Tuesday, February 21, 2006
# Posted 8:26 PM by Ariel David Adesnik
PARADISE REGAINED: After six miles of hard biking, we arrived at the shores of Zoni Beach on the northeastern coast of Culebra. The palm trees and other tropical foliage ambled right up to the edge of the gentle, off-white sand.
The beach stretched out for a half-mile along the coast, with no more than two dozen visitors relaxing on the long stretch of sand. The water was cool at first touch but warm once your whole body was immersed. The water was so clear that you could see your shadow on the sand at the bottom.
Small, uninhabited islands floated offshore and St. Thomas lay just over the horizon. I think my girlfriend picked the perfect word to describe our visit to Zoni: magical.
(And if you want, you can drive to the beach instead of biking. We just wanted to earn our share of paradise.)
Culebra is mostly a tourist destination, with just 2000 locals year-round and hundreds of visitors or more arriving and departing every day. In other words, it is still a backwater in the landscape of Caribbean tourism. There are no large resorts, just dozens of small guest houses and hotels, most with only a handful of rooms.
There is only one small town on the island, with a handful of restaurants and bars, where you will see many of the same visitors as before if you go back a second time. But even if you had to eat every meal at Mamacita's, you would enjoy it. Just order whatever fresh fish or seafood is on the menu that day, or some barbecued ribs if you're feeling like a carnivore. And don't forget the frozen drinks.
If you're going to Mamacita's for dinner, get there before seven, since the waiting list for the night is often full by then. If you get turned away, try the Dinghy Dock, which also has fresh frish, grilled to perfection. The service at the Dock isn't great, however. Our waitress clearly wanted to be relaxing on the beach instead of waiting on tables.
In fact, the service ethic didn't seem to be much of a priority for anyone on Culebra, except for some of the expats who've opened businesses there. In other words, Culebra is a destination for those who just want to enjoy the peace and quiet outdoors, not those looking to be pampered at a high-end resort.
Everyone was friendly and wanted to be helpful, but had no interest in setting their clocks to the tourists needs. In fact, as my girlfriend sharply observed, there wasn't a single clock we saw on the island that even had the right time, or anything close to it.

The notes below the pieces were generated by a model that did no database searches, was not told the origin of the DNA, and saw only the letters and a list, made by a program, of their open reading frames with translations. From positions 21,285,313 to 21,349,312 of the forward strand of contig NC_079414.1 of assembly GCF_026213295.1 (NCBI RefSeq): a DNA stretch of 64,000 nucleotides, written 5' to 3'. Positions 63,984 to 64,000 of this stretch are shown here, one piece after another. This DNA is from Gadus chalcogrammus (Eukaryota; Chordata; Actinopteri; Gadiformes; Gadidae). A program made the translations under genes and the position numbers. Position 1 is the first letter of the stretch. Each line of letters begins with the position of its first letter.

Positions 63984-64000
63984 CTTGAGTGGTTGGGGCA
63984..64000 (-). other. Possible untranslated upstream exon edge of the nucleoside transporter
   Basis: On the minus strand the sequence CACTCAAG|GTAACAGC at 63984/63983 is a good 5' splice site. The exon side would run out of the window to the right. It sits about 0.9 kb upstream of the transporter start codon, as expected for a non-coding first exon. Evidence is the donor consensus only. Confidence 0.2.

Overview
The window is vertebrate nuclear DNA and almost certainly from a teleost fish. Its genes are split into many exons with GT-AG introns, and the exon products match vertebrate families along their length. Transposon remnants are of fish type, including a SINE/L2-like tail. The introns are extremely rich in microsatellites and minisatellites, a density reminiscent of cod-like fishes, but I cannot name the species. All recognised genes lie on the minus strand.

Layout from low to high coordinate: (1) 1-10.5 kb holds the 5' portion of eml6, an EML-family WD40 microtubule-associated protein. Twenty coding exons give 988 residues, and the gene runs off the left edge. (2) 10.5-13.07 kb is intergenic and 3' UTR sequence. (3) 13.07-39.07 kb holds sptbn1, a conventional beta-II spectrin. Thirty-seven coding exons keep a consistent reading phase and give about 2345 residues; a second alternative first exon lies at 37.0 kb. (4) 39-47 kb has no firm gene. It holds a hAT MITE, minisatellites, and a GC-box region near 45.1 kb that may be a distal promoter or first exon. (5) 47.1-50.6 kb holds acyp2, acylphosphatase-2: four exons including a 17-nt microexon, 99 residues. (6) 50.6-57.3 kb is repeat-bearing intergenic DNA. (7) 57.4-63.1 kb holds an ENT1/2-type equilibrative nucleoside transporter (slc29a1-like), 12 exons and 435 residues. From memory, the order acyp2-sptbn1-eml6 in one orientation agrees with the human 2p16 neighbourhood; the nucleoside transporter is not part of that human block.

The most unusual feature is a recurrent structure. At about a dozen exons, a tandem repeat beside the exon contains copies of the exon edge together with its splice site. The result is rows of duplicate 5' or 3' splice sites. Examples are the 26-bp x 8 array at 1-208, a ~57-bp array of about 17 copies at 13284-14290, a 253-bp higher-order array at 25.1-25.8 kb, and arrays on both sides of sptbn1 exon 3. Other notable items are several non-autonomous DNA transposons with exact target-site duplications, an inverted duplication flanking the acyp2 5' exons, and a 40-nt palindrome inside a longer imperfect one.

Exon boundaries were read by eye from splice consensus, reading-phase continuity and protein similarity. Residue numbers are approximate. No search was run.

But this laid back ethic is actually a good thing, since locals seem to have a fairly positive attitude toward visitors, instead of seeing them as an imperial class they serve at the behest of the almighty dollar.
To make the best of this situation, self-reliance is the way to go. As a vacation planner, my biggest mistake was relying on taxis instead of renting a car. With a taxi, you never know when it will show up, especially at night. One morning, we called Migel, our usual taxi driver, for a ride into town an he said he'd be there in 15 minutes.
After 45 minutes, a different driver showed up to pick up some other guests and said our driver wasn't coming, but he would take us into town on his next run. When we got into town and went to Mamacita's for lunch, who did we see in a little captain's hat getting ready to take a cruise from the nearby dock? That's right, Migel. [Who really does spell his name without a 'u'.]
Looking at the big picture, that small frustration made no difference. But it would've been better to avoid it.
Finally, if you're looking for a place to stay on Culebra, try www.allvacationplanners.com, which lists availability at more than a dozen small guest houses and hotels. The site was invented by Mike, a refugee from Cleveland, whom we met at the bar in the Bahia Marina hotel, where we were staying.
The Bahia Marina has a stunning view from its mountain-top perch. It is also clean and spacious and, for a Caribbean hotel, reasonably priced. But skip the restaurant.
So that is my little write-up of Culebra. (4) opinions -- Add your opinion
I know Migel! Was just in Culebra myself a few months back. Didn't think anyone else'd made it here. We ended up staying in Migel's friend's house for the night after missing the ferry and realizing how little accomodations there were (and how many mosquitos there were). And eating about 12 hand-picked young coconuts for breakfast, lunch, and dinner.
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